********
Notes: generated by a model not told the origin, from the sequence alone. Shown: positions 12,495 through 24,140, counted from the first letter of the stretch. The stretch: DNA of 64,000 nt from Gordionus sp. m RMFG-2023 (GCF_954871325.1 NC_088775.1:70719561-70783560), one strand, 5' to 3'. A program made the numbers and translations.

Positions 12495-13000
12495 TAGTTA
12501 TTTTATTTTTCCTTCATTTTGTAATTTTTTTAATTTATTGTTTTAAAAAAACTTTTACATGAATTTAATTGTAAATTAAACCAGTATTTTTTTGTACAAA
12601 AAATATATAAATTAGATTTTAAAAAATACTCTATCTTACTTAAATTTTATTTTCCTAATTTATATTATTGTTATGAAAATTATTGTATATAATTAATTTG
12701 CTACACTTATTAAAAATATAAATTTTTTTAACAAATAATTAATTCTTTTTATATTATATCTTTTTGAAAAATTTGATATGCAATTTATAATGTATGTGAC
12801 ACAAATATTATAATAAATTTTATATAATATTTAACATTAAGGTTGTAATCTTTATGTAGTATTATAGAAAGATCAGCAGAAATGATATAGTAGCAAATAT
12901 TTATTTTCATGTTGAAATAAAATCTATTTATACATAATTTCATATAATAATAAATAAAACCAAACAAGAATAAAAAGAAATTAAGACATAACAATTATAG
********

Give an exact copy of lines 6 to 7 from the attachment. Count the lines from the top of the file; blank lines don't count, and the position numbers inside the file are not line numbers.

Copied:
12701 CTACACTTATTAAAAATATAAATTTTTTTAACAAATAATTAATTCTTTTTATATTATATCTTTTTGAAAAATTTGATATGCAATTTATAATGTATGTGAC
12801 ACAAATATTATAATAAATTTTATATAATATTTAACATTAAGGTTGTAATCTTTATGTAGTATTATAGAAAGATCAGCAGAAATGATATAGTAGCAAATAT